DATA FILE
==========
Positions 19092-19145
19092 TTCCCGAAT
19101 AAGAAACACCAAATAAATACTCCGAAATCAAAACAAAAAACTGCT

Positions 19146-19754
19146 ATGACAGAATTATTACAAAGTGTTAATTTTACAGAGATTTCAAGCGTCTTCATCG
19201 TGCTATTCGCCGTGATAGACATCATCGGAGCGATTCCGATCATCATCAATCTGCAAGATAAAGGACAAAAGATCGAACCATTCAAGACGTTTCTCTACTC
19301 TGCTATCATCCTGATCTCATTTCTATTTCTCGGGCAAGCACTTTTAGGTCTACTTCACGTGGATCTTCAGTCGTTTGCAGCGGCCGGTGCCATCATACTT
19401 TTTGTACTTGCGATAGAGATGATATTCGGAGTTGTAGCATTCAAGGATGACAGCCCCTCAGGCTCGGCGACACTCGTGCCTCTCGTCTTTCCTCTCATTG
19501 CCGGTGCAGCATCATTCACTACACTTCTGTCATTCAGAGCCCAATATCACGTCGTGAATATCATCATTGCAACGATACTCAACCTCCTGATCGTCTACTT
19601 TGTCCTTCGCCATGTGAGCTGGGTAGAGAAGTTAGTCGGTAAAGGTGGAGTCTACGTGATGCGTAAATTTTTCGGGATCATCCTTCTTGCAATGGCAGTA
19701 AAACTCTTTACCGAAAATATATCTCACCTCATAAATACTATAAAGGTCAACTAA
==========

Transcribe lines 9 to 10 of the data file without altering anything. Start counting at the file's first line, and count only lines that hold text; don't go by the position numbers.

19501 CCGGTGCAGCATCATTCACTACACTTCTGTCATTCAGAGCCCAATATCACGTCGTGAATATCATCATTGCAACGATACTCAACCTCCTGATCGTCTACTT
19601 TGTCCTTCGCCATGTGAGCTGGGTAGAGAAGTTAGTCGGTAAAGGTGGAGTCTACGTGATGCGTAAATTTTTCGGGATCATCCTTCTTGCAATGGCAGTA